photos by Chris Gayomali. See more photos HERE.
of the Kills
exhudes so much sex appeal it's indecent. That night, she took the stage unassumingly, donning a combo of skinny jeans and a simple, white dotted blouse with her head held low. She took periodic swigs from a water bottle and averted the spotlight as if to purse, "Not yet, guys. Give me a second." But, as the Kills' other half (guitarist Jamie Hince
) trotted up and began strumming at his first, bluesy notes, I couldn't help but get the feeling that what I was about to witness would be something entirely different from what was in front of me. Something real dark and seductive-- something almost visceral bordering on burlesque. And for the life of me, I was right. By the time they were ready and Alison had ascended her rightful place at the microphone, the water bottle had been tossed aside. Black hair flailing, she tore into her first words with a smoky, sultry laissez faire, as she was daring anyone in crowd to even think of taking their eyes off of her.
There were two brothers standing in front of me, with the elder one looking like he couldn't have been older no older than 17. I'd gotten to the show late, and The Horrors had finished their opener. The PA system trolled through a couple of background songs and eventually landed on The Velvet Underground's "Venus in Furs." I couldn't help but listen in on the the brothers' conversation.
"Do you know who this is?" beamed the elder one.
"The Velvet Underground, man. They're like, New York."
I butted in.
"You guys aren't from here, huh?"
"Naw, we came all the way from Connecticut."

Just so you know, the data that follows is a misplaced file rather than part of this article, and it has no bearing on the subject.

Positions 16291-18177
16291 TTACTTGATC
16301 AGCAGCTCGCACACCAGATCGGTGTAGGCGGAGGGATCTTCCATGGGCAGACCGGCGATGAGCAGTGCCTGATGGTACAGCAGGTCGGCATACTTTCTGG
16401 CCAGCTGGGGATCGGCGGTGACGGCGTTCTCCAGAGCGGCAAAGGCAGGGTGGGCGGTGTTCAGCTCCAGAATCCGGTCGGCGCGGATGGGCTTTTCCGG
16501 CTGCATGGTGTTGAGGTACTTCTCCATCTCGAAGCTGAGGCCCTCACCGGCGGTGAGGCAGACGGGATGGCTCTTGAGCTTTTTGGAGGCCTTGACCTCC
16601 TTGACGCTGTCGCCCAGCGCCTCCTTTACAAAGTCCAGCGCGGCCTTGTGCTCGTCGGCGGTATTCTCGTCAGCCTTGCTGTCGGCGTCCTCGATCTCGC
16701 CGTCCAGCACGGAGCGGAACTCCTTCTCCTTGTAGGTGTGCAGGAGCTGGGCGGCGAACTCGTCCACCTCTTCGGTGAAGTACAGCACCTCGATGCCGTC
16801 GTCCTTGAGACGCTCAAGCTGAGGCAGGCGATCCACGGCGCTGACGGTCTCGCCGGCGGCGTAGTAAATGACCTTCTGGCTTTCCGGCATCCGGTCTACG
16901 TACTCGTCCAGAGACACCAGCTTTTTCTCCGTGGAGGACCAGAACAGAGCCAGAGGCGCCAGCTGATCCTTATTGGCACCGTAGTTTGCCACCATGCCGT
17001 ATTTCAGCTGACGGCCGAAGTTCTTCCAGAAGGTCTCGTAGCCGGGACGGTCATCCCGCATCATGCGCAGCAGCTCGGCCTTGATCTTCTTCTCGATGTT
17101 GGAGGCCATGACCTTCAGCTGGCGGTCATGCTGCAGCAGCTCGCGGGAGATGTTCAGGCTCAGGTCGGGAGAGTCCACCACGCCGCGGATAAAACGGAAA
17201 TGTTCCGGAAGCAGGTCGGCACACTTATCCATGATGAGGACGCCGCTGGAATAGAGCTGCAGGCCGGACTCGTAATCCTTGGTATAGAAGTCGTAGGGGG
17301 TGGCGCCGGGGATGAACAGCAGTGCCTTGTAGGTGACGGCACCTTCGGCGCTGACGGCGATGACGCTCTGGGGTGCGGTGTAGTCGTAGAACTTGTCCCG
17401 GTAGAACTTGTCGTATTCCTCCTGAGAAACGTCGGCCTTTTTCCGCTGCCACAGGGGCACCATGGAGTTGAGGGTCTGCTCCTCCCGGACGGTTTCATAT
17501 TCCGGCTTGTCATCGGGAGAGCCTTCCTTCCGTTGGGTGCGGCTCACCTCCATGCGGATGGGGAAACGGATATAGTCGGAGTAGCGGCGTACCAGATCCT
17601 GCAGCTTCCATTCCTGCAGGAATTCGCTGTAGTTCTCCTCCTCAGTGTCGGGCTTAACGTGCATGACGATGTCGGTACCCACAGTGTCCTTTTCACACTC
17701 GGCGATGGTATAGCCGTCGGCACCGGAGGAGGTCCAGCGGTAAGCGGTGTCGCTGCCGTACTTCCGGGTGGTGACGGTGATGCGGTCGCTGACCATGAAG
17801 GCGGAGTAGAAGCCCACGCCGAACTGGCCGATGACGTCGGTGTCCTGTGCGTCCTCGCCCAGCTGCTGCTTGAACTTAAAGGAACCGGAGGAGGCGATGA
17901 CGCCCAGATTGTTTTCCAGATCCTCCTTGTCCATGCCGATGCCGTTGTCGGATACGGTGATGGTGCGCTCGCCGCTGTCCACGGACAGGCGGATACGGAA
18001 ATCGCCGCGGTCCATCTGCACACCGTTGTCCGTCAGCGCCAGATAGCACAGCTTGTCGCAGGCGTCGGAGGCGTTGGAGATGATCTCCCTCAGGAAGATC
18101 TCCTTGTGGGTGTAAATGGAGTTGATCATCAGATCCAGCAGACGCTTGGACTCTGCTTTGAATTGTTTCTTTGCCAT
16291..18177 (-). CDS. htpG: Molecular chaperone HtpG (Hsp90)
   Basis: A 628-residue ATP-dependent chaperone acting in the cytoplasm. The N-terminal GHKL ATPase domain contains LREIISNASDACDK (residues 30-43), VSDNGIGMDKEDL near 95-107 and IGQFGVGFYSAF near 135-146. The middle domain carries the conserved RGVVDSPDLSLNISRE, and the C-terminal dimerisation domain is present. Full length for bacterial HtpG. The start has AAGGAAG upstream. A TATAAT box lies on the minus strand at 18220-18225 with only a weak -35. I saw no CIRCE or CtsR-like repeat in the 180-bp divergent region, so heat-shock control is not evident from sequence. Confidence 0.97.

"Who are you guys here to see?"
The younger one turned to me excitedly.
"Oh man. The Kills!"
"How were The Horrors?"
I'd seen The Horrors two years ago in Hollywood. They'd put on an amazing set (from what I remembered).
"Ah. They weren't that good. They played alot of songs I never even heard before."
"But they looked cool."
I was at a loss for words. Luckily, at that moment the lights got dark and The Kills began making their way on stage.
It didn't really hit me until after the lights turned on and the Webster Hall crowd began dispering, but something about The Kills' performance that night was dead on. I was mesmerized. While most bands mime rock and roll from the outside-in, The Kills look and play the part from from the inside-out. They played a few old songs (the scathingly anthemic "Fuck the People") and some newer, poppier ones (the crowd pleasing dance track "U R A Fever" off their 2007 album), but their setlist of electro-blues almost didn't matter as much as the ethos they left dripping on the stage that night. The thing is you can't really fake rock and roll-- you can maybe get away faking it initially, but fans eventually see through charades and eventually admonish you. While the Kills may only be two people playing blues with a drum machine, they are the real, honest deal. They showed sex and sweat and dirt and grit, but none of that surface stuff really matters unless what you're doing is believable-- unless what you're doing is real. The Kills demonstrated into the New York night that they're just that, and that there's nothing in rock and roll more sought after, let alone anything more magnetic and commanding. - chris gayomali
* * * * * * * * * * * *
The Kills on Myspace